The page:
Our second screening was in Berkeley at the Berkeley Rep. We were joined by Black Panther founder Bobby Seale, who was the eighth defendant in the Chicago Conspiracy Trial, and Joey Johnson, our father’s client for the Supreme Court flag burning trial (Joey was also present at the Castro screening). When they kicked us out of the theater to start the next film, the Q & A spilled into the courtyard and the dialogue continued. In attendance at this screening were radical lawyers Bob Blum and Nancy Hormachea and Yippie activist Judy Gumbo Albert.
San Francisco is like a second home for us. In addition to seeing many old friends, we had a terrific time staying at the home of Stephanie Tang and Joey Johnson. We also got to spend a little time at the family home of our Associate Producer, Tracy Bunting. Sue and Denny Bunting hosted a terrific BBQ on our first night in town. Randy Credico, the director of the William Moses Kunstler Fund for Racial Justice, also joined us in Berkeley for our second screening.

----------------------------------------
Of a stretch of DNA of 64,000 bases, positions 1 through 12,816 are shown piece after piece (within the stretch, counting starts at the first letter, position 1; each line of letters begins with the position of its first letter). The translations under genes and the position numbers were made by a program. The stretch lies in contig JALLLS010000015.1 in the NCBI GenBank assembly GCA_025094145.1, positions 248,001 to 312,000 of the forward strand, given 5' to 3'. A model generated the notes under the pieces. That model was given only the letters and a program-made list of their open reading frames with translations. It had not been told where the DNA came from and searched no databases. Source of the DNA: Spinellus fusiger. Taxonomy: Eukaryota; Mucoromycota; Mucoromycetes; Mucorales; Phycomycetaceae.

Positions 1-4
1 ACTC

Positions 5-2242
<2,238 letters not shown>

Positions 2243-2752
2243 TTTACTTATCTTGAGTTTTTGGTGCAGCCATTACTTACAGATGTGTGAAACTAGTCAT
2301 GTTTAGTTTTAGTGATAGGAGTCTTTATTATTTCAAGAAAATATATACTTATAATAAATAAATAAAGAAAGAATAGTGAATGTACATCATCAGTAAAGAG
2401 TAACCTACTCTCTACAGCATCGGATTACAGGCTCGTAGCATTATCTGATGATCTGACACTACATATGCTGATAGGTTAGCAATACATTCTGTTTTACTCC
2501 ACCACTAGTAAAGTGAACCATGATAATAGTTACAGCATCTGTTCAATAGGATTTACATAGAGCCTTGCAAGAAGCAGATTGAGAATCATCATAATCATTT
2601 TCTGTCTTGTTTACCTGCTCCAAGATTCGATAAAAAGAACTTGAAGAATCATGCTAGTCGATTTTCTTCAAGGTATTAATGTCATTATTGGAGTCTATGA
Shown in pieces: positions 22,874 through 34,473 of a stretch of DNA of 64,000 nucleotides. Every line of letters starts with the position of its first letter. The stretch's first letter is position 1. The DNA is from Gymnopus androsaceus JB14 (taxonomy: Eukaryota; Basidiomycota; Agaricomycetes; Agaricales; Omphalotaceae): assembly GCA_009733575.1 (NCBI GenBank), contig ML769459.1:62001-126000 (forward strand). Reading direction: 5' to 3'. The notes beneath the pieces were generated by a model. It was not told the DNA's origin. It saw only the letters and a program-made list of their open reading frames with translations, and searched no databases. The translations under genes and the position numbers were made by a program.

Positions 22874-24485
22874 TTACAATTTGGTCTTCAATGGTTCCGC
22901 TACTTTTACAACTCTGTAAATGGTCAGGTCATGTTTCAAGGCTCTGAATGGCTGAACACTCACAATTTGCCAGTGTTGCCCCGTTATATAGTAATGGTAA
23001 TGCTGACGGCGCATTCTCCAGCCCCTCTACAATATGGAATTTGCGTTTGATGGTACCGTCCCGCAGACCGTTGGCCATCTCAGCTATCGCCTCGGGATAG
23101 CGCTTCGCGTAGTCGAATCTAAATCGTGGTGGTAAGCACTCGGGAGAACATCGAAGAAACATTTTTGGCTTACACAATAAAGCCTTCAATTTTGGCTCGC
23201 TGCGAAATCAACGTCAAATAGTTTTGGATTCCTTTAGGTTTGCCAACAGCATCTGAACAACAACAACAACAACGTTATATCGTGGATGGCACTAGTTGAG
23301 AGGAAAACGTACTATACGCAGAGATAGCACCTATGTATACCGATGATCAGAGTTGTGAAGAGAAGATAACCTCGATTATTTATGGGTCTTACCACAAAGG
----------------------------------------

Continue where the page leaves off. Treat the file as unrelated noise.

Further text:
Thank you to everyone who made our trip to San Francisco so special and comfortable. We are thrilled that the film will come back to the area (both San Francisco and Berkeley) for its theatrical release in the second half of November. We will send out all of the screening details as soon as they are finalized.
Sarah and her husband Jesse Ferguson, and their beautiful son William Atticus Ferguson Kunstler, headed back to New York after our screening at the Castro Theater and Tracy Bunting and I went on to Michael Moore’s film festival in Traverse City Michigan. We were met there by Yusef Salaam, the exonerated Central Park Jogger defendant.
The Traverse City Film Festival assigns a local resident volunteer to each film, and we were very lucky to be assigned to the care of Karla Herbold. From the time Karla came to get us at the airport we knew we were in good hands.